The danger of bad law

Paging James Damore…..

There isn’t currently a report of this that I can find that isn’t behind a paywall. Do your own search however, as it’s bound to be picked up by the news outlets with a broken business model shortly.

In summary, the University of Adelaide has sought dispensation from the legislation governing workplace equality to advertise half a dozen roles as only open to female applicants.

Hang on, what? Isn’t that, erm, discriminating against all the potential male job applicants in the Adelaide area, most of whom presumably have families to support with their income?

How did we get here?

Well, it would seem the university has consistently failed to hire female lecturers qualified to teach computer science and, wracked with guilt over this egregious example of patriarchal oppression, they have decided that the only course of action is to close the door to any lecturer who identifies as a bloke.

That’s bound to work, isn’t it?

Let’s hypothesise as to why they’ve not managed to hire lecturers in a 50:50 gender split. Possible reasons might include one or more of the following;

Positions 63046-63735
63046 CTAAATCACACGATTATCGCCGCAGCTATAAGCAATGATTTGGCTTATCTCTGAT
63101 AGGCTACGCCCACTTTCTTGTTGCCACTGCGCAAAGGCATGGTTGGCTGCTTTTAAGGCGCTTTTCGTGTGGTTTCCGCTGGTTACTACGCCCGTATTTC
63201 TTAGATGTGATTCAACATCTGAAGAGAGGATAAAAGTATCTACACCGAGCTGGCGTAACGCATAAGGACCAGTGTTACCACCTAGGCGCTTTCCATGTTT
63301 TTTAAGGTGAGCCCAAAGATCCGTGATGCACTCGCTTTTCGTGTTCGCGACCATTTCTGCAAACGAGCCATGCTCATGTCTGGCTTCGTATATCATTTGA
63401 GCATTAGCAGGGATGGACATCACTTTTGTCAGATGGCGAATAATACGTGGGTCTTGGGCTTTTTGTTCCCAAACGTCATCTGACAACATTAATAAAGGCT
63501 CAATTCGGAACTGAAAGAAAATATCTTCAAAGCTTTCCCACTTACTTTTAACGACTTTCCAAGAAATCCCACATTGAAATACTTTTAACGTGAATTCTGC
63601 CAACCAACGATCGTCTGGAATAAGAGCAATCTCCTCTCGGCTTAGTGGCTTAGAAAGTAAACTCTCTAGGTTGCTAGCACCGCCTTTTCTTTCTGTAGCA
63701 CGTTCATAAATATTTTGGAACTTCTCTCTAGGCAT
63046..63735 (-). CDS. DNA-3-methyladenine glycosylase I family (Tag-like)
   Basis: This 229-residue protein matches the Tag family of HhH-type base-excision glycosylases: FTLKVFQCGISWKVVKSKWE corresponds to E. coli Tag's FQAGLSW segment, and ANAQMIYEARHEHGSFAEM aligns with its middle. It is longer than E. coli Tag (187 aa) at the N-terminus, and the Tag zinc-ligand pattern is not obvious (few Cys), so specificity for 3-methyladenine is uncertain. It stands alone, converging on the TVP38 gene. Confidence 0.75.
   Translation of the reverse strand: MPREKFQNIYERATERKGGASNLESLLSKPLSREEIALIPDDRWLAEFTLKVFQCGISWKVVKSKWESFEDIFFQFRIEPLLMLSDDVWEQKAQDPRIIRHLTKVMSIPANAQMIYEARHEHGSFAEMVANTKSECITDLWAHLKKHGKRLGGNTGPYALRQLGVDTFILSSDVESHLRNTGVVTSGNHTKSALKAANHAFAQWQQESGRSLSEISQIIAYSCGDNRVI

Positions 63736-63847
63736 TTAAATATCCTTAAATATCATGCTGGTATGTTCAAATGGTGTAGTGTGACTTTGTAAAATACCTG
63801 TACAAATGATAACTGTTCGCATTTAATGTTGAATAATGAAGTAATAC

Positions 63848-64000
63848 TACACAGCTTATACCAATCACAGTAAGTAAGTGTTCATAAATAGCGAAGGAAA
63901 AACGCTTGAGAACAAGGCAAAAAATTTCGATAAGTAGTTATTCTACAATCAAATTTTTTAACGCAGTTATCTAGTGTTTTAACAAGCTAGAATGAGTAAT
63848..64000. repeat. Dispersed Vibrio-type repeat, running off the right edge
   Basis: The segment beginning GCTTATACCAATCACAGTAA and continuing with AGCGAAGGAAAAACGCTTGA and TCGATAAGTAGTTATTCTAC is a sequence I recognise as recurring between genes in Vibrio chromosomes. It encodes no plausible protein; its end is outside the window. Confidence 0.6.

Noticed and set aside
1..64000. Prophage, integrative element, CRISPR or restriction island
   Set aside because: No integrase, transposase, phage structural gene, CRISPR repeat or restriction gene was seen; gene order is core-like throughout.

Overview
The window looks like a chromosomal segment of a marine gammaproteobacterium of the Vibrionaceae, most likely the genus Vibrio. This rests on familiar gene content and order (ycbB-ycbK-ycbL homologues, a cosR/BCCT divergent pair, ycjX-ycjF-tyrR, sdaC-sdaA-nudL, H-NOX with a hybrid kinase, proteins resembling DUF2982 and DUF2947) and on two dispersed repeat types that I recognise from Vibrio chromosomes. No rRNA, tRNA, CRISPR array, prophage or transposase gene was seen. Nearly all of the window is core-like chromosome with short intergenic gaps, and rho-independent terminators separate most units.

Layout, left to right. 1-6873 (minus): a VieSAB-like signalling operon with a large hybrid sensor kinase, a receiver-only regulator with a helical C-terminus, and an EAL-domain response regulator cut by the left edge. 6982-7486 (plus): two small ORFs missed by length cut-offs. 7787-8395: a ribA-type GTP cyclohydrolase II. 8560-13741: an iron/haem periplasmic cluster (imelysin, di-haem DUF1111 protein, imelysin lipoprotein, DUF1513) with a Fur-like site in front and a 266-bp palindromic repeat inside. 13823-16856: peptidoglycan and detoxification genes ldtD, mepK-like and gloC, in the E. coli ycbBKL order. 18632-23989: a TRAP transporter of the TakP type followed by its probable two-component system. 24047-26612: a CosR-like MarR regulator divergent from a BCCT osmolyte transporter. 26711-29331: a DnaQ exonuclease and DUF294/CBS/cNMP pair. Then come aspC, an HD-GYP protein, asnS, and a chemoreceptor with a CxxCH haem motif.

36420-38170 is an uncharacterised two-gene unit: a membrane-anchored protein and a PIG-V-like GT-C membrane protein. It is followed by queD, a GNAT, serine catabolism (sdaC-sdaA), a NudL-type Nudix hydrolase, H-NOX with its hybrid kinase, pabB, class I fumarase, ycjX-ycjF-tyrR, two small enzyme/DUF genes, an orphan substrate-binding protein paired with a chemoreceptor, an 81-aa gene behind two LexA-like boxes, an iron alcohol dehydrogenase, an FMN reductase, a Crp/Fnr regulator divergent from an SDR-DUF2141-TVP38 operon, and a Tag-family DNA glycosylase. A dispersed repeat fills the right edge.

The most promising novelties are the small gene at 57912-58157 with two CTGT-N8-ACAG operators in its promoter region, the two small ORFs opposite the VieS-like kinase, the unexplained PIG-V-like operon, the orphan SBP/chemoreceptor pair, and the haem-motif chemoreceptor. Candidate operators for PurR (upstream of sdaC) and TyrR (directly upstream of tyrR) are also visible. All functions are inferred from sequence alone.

• Qualified women feel overwhelmed by the prospect of applying, for some reason.
  • Qualified women are explicitly or subtlety dissuaded by the interviewers.
  • Qualified women fail to impress the interviewers because the interview process is skewed in favour of male candidates in some way.
  • There aren’t many (or even any) qualified female candidates in Adelaide or outside Adelaide who are prepared to relocate.
  • Some other reason related to duh patriarchy.

Putting the possible reasons why we arrived at this situation aside for a moment, let’s explore the legislation. How can it be that anti-discrimination laws can be ignored like this?

Because the legislation is terrible, that’s why. Section 44 of the Sex Discrimination Act 1984 allows for “The Commission” (which refers to the loathsome Australian Human Rights Commission) to grant exceptions as it sees fit.